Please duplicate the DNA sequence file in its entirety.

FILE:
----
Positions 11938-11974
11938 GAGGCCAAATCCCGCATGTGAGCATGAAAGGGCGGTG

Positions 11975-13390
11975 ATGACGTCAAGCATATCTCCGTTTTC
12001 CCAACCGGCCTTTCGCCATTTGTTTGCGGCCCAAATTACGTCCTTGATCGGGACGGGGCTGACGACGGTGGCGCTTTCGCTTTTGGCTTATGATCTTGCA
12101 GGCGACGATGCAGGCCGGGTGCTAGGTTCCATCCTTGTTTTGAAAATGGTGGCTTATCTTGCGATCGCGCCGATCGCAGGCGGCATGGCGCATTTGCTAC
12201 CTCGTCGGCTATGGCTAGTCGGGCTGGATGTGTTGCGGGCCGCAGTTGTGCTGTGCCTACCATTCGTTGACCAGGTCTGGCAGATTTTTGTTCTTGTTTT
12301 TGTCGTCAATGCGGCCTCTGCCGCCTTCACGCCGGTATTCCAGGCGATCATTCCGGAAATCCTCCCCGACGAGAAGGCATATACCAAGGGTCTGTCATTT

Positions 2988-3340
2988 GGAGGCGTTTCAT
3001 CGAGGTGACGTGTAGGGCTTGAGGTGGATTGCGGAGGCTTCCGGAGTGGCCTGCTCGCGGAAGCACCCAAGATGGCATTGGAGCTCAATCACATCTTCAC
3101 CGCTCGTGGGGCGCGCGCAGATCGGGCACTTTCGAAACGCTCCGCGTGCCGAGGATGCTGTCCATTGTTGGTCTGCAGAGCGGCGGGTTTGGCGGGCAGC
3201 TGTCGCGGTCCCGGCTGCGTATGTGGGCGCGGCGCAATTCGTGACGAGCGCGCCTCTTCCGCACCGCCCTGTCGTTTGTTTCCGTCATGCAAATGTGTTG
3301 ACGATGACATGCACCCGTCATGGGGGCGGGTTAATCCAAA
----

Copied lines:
Positions 11938-11974
11938 GAGGCCAAATCCCGCATGTGAGCATGAAAGGGCGGTG

Positions 11975-13390
11975 ATGACGTCAAGCATATCTCCGTTTTC
12001 CCAACCGGCCTTTCGCCATTTGTTTGCGGCCCAAATTACGTCCTTGATCGGGACGGGGCTGACGACGGTGGCGCTTTCGCTTTTGGCTTATGATCTTGCA
12101 GGCGACGATGCAGGCCGGGTGCTAGGTTCCATCCTTGTTTTGAAAATGGTGGCTTATCTTGCGATCGCGCCGATCGCAGGCGGCATGGCGCATTTGCTAC
12201 CTCGTCGGCTATGGCTAGTCGGGCTGGATGTGTTGCGGGCCGCAGTTGTGCTGTGCCTACCATTCGTTGACCAGGTCTGGCAGATTTTTGTTCTTGTTTT
12301 TGTCGTCAATGCGGCCTCTGCCGCCTTCACGCCGGTATTCCAGGCGATCATTCCGGAAATCCTCCCCGACGAGAAGGCATATACCAAGGGTCTGTCATTT

Positions 2988-3340
2988 GGAGGCGTTTCAT
3001 CGAGGTGACGTGTAGGGCTTGAGGTGGATTGCGGAGGCTTCCGGAGTGGCCTGCTCGCGGAAGCACCCAAGATGGCATTGGAGCTCAATCACATCTTCAC
3101 CGCTCGTGGGGCGCGCGCAGATCGGGCACTTTCGAAACGCTCCGCGTGCCGAGGATGCTGTCCATTGTTGGTCTGCAGAGCGGCGGGTTTGGCGGGCAGC
3201 TGTCGCGGTCCCGGCTGCGTATGTGGGCGCGGCGCAATTCGTGACGAGCGCGCCTCTTCCGCACCGCCCTGTCGTTTGTTTCCGTCATGCAAATGTGTTG
3301 ACGATGACATGCACCCGTCATGGGGGCGGGTTAATCCAAA